Animal abuse stories are disturbing on many levels, including the fact that there’s a correlation between violence towards animals and violence towards people. But in addition, there’s a sick purposefulness to it. You’re not forced to own a pet. You make a choice, and with that choice comes responsibility — a voluntary responsibility.
But now many responsible pet owners in Canada have been blindsided by the realization that the food they’re feeding the furry members of their family contains poison, and the unregulated market in Canada means there are no assurances that alternatives are nutritious or safe. For example, Royal Canin, my cat’s regular dry brand, the brand recommended by my vet, is being sued for having dangerous amounts of Vitamin D in some of their products (though not the kind I buy).
Menu Foods are at the centre of this week’s massive recall. They produce many different types of pet food brands, and it’s the cuts and gravy type that were recalled after causing the death of 15 and counting animals in North America. When the FDA tested the food, 1 in 6 animals died. (They had to test on animals? Sigh.)
Then came word that rat poison is the culprit. No one seems to know yet what this finding means – was it contaminated accidentally, or is this a pet version of the Tylenol tampering of 1982?
In the United States, the Food and Drug Administration is investigating the recall and monitoring consumer complaints. Agricultural Minister Chuck Strahl, who oversees the Canadian Food Inspection Agency, says pet food does not fall under the federal agency’s domain.
“The Canadian Food Inspection Agency’s job is to look after human food safety and production and that’s what we focus on,” Strahl said Wednesday.
Strahl said the Canadian Veterinary Medicine Association monitors and regulates pet food. But the association says it only provides nutritional guidelines and has no regulatory powers.
None of the recalled brands were my regular choice, though I have over the past few months bought several pouches of one — something hammered home when shopping at Superstore yesterday and seeing the conspicuously empty shelf where they used to be. My cat is old, he’s got health problems already, and the vet is concerned with keeping his weight up, so I’ve been trying to tempt his palate with various meat and gravy kind of foods. Being a cat, he’s mostly settled on the insanely expensive but unpoisoned Fancy Feast and whatever dust bunnies he licks up off the floor. Maybe he’s not so dumb after all. So he has eaten one of the recalled brands, but his health has been no worse and possibly better lately.
I had no idea pet food wasn’t regulated in Canada. Now that I know, I’m pissed. The government will legislate how animals are to be treated, but not regulate the industry supplying the supposedly edible products we feed them? According to Statistics Canada, about half of all Canadian households have pets, a total of 8 million cats and dogs. These are 8 million lives we’re talking about, lives that enrich our own.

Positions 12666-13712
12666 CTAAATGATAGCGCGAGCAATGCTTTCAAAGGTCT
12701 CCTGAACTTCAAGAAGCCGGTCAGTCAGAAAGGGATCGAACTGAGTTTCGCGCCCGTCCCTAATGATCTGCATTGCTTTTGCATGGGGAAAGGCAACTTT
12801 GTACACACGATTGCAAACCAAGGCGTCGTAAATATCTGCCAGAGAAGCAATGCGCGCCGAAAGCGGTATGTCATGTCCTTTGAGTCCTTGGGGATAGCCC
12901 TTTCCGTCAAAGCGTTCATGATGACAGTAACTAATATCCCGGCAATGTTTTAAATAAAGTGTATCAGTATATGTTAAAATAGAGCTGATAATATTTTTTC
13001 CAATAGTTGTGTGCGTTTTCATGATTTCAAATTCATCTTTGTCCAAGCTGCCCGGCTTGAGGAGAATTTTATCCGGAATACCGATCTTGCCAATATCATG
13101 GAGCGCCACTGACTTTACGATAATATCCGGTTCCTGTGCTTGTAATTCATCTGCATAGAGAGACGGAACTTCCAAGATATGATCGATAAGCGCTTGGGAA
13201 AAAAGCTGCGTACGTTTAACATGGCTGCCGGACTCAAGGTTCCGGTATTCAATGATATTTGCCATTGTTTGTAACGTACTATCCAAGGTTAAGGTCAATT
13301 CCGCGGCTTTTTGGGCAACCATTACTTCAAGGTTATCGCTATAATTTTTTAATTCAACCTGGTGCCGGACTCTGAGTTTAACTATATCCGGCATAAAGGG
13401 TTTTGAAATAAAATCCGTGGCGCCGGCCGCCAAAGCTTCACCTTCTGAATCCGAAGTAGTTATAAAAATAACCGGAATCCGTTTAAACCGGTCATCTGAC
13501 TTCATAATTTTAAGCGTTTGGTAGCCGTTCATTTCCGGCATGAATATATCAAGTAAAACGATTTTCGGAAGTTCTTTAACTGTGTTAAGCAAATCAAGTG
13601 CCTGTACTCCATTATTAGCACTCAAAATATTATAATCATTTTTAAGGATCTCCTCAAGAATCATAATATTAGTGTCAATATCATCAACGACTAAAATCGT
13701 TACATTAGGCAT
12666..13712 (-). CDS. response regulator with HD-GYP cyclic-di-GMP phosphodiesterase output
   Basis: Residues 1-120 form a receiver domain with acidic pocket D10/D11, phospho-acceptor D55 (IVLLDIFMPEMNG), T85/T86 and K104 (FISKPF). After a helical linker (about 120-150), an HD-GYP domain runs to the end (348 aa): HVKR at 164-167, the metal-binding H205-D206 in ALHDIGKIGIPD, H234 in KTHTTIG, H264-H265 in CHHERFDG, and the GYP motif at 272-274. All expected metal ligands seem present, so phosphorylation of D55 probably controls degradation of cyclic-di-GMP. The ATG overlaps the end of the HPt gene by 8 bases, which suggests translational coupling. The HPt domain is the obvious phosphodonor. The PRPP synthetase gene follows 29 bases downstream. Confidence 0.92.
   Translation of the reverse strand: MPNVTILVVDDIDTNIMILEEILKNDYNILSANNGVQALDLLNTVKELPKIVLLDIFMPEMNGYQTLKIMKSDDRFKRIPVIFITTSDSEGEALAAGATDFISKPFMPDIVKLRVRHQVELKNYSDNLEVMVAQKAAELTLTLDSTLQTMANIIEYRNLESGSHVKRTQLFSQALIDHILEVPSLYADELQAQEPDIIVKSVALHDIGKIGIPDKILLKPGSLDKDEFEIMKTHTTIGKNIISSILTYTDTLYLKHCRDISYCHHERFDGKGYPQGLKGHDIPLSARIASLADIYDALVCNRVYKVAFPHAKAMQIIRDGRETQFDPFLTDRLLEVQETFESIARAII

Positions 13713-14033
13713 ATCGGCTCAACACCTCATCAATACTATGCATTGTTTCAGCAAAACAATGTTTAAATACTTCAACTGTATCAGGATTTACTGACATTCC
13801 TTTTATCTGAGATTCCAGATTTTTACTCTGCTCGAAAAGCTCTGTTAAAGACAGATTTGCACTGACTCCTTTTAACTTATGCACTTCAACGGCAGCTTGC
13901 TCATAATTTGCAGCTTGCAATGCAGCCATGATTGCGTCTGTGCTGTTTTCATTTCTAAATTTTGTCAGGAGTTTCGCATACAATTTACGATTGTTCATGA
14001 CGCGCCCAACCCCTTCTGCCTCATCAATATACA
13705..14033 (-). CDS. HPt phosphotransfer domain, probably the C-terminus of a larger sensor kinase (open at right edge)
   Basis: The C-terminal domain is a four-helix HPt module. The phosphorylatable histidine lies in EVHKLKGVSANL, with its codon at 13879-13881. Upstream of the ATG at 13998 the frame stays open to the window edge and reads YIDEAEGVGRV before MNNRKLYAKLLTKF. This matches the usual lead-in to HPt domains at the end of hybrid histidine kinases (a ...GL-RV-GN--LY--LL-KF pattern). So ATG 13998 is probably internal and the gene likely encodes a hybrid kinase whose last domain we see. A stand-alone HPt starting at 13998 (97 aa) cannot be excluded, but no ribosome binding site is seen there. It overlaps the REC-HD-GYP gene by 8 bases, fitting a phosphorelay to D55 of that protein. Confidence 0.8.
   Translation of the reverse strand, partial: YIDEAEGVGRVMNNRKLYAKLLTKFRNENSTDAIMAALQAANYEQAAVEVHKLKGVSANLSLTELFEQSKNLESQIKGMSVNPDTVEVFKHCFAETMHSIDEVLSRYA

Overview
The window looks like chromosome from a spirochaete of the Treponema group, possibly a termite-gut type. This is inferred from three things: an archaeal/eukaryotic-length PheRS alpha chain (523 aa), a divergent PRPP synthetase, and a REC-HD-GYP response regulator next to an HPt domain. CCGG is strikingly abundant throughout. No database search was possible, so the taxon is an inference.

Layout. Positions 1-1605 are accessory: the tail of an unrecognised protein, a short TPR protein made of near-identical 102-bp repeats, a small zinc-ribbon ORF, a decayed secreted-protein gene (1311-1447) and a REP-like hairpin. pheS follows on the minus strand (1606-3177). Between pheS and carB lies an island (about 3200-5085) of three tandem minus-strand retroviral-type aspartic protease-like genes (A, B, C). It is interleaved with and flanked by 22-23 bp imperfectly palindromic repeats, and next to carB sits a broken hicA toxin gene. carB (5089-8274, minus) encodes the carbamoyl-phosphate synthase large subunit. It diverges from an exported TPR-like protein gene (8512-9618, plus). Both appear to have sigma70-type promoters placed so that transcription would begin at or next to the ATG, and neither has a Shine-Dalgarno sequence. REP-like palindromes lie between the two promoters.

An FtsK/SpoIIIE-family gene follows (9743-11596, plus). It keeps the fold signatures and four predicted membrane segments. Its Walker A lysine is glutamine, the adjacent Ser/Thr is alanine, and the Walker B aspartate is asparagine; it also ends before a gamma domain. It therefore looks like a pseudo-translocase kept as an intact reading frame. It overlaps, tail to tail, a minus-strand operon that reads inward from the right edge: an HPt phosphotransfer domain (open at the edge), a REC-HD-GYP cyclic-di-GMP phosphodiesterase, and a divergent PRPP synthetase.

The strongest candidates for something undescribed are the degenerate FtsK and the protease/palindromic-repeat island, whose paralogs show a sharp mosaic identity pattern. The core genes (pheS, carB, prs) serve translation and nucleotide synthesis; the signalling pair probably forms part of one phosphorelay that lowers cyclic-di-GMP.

I think it’s silly when people talk about their pets as if they’re children, and offensive to equate the death of a pet with the death of a child. My cat is not my child. He’s my pet, and that’s meaningful enough. I don’t need to justify my attachment to him — yes, dammit, my love for him — by making a parallel that diminishes the untimely, unfathomable grief a parent experiences after the loss of a child. But he’s a life, and a distinct personality, and he’s been part of my daily life for 14 years, dependent on me for food, shelter, care, while I depend on him for unconditional love.
He was a six-toed tabby stray who wandered into my apartment when I lived in a small town in New Brunswick, and he just stayed. My roommate and I named the orphan boy Oliver Twist, instantly and forever shortened to Oliver. I meant to give him away when I left several months later, but there were no takers – the town was overrun with six-toed tabby strays.
So he was treated to the first of several travels as I brought him back to Edmonton with me. He completed university with me (well, figuratively speaking – he is an enormously dumb but sweet animal), he moved to Calgary with me for my first professional job, he went back to Edmonton to stay with friends while I jaunted off to Mexico. Then, when I didn’t return when I said I would, he accompanied me to that country. When we’d had enough of that adventure, we flew back to Edmonton to get our bearings before landing finally in Vancouver, where he’s made me promise no more plane rides.
My cat has been with me through the ups and downs of nearly my entire adult life, which I can’t say about any single person. Knowing I possibly fed him rat poison I bought in Superstore’s pet food aisle? Knowing the alternatives might be canned sawdust, for all I know? Even if there were no apparent health effects, that seems wrong. It seems like an industry the government should be regulating.